And us again, dealing with it very differently and perhaps our daughter just feeling resentful, possibly a little neglected maybe and our daughter having troubles of her own at twenty, not having gone to university and trying to secure employment. There are a lot of issues going on for her as well, which all require quite a lot of emotional investment, if you like, which again challenge your reserves and can cause you to become, well, actually, very, very stressed, as I said. So you’re dealing with this stress on a on a daily, weekly basis wondering when if it’s all going to end. And that’s not really how back in the day when I, you know, considered family life, this isn’t really what I’d hoped for but it’s what we’ve got and, you know, we love our children. We want them to grow up as, well, happy, happy, hopefully happy and well-adjusted individuals. That’s what we want. When we go through periods of instability and unhappiness to the extent that, in my son’s case he has with the self-harming, then you just you just worry and you just feel so anxious that, you know, everything is going to turn out all right in the end.
 

The tension for Charles and his wife was ‘like walking on glass’.

The tension for Charles and his wife was ‘like walking on glass’.

Age at interview: 61
Sex: Male
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So I think for my wife and myself, the tension has been huge. It’s like walking on glass. You just wait for and dread the telephone call from school saying, “Can you come and take your son home?” Or you dread, you’re constantly trying to monitor his mood and sometimes, to be quite frank, it’s probably ninety five per cent of the time, he’s normal and lovely.

Yes.

But it’s for that five or three per cent of the time, when something triggers this sort of fury and anger, that’s the time, one is just constantly dreading and one feels fairly powerless.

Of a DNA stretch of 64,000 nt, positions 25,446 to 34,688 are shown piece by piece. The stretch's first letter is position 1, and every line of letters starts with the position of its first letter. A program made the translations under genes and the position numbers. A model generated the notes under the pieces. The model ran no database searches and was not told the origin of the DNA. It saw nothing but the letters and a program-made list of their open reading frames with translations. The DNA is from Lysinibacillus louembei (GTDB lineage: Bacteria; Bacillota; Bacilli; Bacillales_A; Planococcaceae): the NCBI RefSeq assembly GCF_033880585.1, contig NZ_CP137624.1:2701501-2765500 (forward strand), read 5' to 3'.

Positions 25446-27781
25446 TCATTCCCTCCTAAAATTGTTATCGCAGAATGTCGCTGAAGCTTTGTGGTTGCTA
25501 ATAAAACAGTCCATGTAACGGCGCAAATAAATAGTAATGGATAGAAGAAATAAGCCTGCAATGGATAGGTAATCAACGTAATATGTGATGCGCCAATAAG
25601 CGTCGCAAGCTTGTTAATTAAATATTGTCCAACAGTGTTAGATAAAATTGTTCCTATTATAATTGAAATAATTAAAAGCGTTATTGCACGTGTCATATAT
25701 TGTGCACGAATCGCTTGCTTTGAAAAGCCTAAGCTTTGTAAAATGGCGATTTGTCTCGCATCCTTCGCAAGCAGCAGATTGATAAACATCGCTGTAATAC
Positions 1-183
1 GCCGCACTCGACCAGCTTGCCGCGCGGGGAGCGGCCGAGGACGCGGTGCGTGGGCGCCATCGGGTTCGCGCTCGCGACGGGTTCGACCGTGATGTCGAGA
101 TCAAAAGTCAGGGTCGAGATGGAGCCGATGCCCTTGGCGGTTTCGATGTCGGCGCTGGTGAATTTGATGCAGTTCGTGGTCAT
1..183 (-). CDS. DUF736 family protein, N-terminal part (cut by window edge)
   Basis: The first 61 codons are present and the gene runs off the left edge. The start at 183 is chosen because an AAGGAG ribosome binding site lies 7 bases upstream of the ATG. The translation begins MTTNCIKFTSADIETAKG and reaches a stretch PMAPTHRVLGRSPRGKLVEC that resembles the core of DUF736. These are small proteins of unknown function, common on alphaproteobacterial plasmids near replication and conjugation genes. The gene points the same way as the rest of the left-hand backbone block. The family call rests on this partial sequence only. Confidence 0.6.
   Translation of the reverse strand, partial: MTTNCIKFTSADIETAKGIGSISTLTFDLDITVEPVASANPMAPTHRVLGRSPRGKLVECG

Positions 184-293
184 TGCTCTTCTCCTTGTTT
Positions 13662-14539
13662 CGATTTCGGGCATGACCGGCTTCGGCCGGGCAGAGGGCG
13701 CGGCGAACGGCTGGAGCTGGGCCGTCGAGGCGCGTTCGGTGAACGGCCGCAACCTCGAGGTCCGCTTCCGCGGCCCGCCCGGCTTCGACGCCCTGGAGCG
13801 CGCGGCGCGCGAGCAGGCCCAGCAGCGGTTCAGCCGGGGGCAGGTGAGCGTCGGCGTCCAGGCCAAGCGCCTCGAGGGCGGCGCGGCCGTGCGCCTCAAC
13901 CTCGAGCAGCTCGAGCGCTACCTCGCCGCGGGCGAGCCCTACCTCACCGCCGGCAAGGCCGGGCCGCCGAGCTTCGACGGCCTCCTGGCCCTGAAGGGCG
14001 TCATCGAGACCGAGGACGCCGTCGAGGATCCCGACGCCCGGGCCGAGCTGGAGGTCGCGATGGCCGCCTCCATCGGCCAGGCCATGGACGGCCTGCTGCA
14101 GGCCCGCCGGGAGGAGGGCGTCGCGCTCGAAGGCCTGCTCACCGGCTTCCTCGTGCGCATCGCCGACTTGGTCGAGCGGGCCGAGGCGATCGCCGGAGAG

Tracey realised that when all attention is focused on the person self-harming this can have a negative impact on family relationships: ‘You have to try to still maintain a relationship with your partner, with the other children, because they are struggling with it as well and they’re all dealing with it in different ways.’ 

Sometimes the young person was unaware of the pain they were causing their family. Audrey said her young husband didn’t understand that when he hurts himself ‘he hurts me. That hurts our family’. She acknowledged that he tried to shield their children from his distress. Other young people did realise that they were affecting their family. Debbie’s family were open in expressing their feelings. ‘She knows it worries us,’ Debbie told us, ‘but she tries to reassure us that she would never do anything so risky that she’d have to go to hospital’. 
 

Susan Y dealt with the practical aspects of self-harm without, at first, showing her feelings. Her daughter didn’t realise she was upset.

Susan Y dealt with the practical aspects of self-harm without, at first, showing her feelings. Her daughter didn’t realise she was upset.

Age at interview: 47
Sex: Female
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She filled in a well-being questionnaire at CAMHS [Child and Adolescent Mental Health Service] and we had to fill one in. Her and her dad, me and her dad filled it in together and hers, when she filled it in, we were like, can’t believe she even thinks it, “Has it affected your family?” “No.” You know, and things didn’t, and it’s not like they don’t care about me, she had absolutely no insight or concept of the pain it had caused us as parents was like and then when I spoke to her about that, I said, “Well, you know, well, I was very upset, I was hurt.” She said, “Well, you didn’t come across as that. You just dealt with it.” And I thought well, then that’s about me. That’s how I deal with it, that’s how I cope, I deal with things. I needed to deal with the practicalities of it.